But not long after Korea had won its freedom, the Japanese swept in and took it away. By 1905, Korea was a protectorate of Japan and by 1910, they were completely annexed by Japan.
Japanese rule was harsh and Korea underwent drastic changes during this time. Their Emperor – Sujong of Korea – and currency were abolished and Koreans were forced to speak Japanese.
The country remained under their rule until the end of the Second World War in 1945 when the allied armies defeated the Japanese. With this victory, it seemed, for a brief moment like there would be a free and united Korea once more.
However Korea was then divided into two zones by the United States and the Soviet Union, with the north occupied by the Soviets.
An invasion by North Korea led to the Korean War of 1950. There was a ceasefire in 1953, but no peace treaty was signed and the country remained divided.
Read more: Korea before Kim’s crazy clan: Photos taken more than a century ago show the north and south living in peace without the threat of nuclear war and before Pyongyang’s brutal dynasty of dictators
WOW! PRES. TRUMP FIRST U.N. SPEECH A GRAND SLAM: ATTACKS ‘ROCKET MAN’ KIM JONG UN, IRAN AND SOCIALISM – DEAD SILENCE
- ‘Rocket man is on a suicide mission for himself and for his regime’
- ‘The Iran deal was one of the worst and most one-sided transactions the United States have ever implemented’
- ‘The problem in Venezuela is not that socialism has been poorly implemented but that socialism has been faithfully implemented’
- “In America, the people govern, the people rule and the people are sovereign. I was elected not to take power, but to give power to the American people where it belongs.” ( http://bit.ly/2ybr2tI )
- President Trump: “We do not expect diverse countries to share the same cultures, traditions, or even systems of government … In America, we do not seek to impose our way of life on anyone. But rather let it shine as an example for everyone to watch.”
From Daily Mail:
President Donald Trump began his first speech to the UN Tuesday with a vow to ‘totally destroy’ North Korea‘s Kim Jong-un if his regime threatens the United States, as he talked up the ‘vast military power’ of the United States.
‘Rocket man is on a suicide mission for himself and for his regime,’ Trump warned gathered world leaders, picking up a derisive term from one of his tweets over the weekend.
Trump began his remarks at the United Nations with a brash statement of U.S. military might as he defended his ‘America first’ agenda to a group of world leaders.
Trump on Obama-Iran deal:
President Trump: The Iran deal was one of the worst and most one-sided transactions the United States have ever implemented. Frankly that deal is an embarrassment to the United States.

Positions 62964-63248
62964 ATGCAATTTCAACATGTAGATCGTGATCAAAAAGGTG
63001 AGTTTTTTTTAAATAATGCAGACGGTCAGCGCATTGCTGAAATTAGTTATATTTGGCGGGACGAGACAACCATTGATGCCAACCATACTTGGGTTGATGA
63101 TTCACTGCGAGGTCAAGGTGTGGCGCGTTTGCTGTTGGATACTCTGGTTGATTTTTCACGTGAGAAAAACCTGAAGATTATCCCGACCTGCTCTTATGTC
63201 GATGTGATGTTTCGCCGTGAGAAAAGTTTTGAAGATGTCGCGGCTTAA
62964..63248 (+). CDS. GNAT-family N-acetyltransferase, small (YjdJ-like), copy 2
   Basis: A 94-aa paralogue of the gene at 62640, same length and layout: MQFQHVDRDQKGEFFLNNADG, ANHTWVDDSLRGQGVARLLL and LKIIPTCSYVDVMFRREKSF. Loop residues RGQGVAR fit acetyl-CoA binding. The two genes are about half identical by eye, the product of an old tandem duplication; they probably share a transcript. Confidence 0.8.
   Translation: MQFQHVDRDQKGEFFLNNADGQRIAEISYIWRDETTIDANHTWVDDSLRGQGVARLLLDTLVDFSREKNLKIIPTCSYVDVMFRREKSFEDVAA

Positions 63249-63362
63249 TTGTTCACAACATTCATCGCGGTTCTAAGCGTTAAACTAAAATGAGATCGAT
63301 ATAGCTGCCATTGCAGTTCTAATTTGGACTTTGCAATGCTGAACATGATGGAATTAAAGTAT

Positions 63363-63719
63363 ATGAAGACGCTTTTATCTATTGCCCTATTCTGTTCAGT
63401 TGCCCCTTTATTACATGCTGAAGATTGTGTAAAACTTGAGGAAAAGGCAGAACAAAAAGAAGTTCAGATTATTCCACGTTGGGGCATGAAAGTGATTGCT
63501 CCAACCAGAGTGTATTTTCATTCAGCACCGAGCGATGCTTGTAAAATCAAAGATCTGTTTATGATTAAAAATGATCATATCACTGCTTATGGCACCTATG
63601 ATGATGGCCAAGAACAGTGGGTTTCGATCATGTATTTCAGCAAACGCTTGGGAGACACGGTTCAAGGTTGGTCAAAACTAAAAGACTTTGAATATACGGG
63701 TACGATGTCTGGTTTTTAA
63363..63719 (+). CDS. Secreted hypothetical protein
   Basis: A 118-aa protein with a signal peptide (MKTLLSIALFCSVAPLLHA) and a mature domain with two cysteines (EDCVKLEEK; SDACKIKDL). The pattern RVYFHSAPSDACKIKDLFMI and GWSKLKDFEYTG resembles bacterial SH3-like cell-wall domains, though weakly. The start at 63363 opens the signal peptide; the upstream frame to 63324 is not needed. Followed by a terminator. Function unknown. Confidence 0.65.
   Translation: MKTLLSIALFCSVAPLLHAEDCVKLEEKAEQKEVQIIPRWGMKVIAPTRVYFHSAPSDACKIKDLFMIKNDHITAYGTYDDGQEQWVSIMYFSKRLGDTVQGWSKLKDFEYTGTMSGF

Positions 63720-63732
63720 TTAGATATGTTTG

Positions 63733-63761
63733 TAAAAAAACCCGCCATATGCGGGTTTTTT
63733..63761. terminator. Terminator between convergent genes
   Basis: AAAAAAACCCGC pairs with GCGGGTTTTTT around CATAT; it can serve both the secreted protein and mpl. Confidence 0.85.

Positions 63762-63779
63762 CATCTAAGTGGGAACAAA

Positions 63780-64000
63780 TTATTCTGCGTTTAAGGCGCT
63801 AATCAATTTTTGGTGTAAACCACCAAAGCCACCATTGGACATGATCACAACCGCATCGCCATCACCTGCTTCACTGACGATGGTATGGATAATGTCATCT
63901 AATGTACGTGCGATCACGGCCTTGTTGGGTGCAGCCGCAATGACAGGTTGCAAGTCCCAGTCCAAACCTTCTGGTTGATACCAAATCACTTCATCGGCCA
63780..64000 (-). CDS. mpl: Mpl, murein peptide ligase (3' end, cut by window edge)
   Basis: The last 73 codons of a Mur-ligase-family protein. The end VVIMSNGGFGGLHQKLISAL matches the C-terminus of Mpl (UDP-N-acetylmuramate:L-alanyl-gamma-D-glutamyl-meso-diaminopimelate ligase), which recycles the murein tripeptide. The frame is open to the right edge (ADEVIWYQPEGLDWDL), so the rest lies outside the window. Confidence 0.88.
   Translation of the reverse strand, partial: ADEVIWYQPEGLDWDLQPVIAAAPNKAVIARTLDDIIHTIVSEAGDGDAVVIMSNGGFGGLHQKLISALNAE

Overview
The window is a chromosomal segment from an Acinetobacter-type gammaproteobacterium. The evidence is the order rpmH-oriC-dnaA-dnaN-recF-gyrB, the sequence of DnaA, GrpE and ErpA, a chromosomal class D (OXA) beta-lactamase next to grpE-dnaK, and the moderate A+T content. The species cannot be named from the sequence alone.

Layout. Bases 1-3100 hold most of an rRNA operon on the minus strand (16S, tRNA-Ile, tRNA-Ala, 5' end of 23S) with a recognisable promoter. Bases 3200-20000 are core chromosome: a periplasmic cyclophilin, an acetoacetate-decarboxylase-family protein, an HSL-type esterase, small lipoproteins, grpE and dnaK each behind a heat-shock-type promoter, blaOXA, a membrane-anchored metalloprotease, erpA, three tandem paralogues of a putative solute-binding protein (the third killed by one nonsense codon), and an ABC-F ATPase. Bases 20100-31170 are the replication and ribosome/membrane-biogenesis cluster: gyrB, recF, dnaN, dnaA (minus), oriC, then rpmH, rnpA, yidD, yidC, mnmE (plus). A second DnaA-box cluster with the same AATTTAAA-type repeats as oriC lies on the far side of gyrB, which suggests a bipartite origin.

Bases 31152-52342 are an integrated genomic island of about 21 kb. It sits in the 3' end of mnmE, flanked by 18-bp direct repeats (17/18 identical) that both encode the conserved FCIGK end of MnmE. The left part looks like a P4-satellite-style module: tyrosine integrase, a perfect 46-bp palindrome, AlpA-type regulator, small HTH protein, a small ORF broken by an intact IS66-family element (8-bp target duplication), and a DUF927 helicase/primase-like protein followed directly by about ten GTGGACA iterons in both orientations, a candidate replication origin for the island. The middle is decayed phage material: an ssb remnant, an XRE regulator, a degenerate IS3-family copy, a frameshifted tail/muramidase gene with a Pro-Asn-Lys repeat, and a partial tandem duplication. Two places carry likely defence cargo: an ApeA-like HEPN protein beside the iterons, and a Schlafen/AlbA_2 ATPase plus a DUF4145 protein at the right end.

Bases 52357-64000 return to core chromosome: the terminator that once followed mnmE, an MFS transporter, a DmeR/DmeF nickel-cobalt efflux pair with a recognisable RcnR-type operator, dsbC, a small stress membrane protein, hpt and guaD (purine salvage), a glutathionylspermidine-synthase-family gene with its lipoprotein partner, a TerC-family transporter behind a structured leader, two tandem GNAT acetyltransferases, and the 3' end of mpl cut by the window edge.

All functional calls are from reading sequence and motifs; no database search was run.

‘The Iranian government masks a corrupt dictatorship behind the false guise of a democracy. It has turned a wealthy country with a rich history and culture into an economically depleted rogue state whose chief exports are violence, bloodshed and chaos,’ Trump said.
‘The longest suffering victims of Iran’s leaders are, in fact, its own people. Rather than use its resources to improve Iranian lives, its oil profits go to fund Hezbollah and other terrorists that kill innocent Muslims and attack their peaceful Arab and Israeli neighbors.’
Trump denounces socialism:
President Donald Trump: The problem in Venezuela is not that socialism has been poorly implemented but that socialism has been faithfully implemented. (long pause) From the Soviet Union to Cuba to Venuzela, wherever socialism or communism has been adopted it has delivered anguish and devastation and failure.
( True Pundit ) North Korea was reportedly rocked by a 6.5 earthquake late Friday night, although many were linking the disturbance to possible underground nuclear missile testing by the communist country’s military.
The blast late Friday night comes just days after a similar 6.3 seismic event rocked North Korea on Sept. 3, according to the U.S. Geological Survey data. That event too is largely being linked to underground nuclear testing. Soon after that blast North Korea claimed to have successfully tested a hydrogen bomb designed to be fitted on an intercontinental ballistic missile (ICBM).
That seismic event likewise set off other alarm bells in the White House and was quickly followed by a Tweet blast from President Donald Trump who vowed to hold North Korea responsible for its rogue behavior.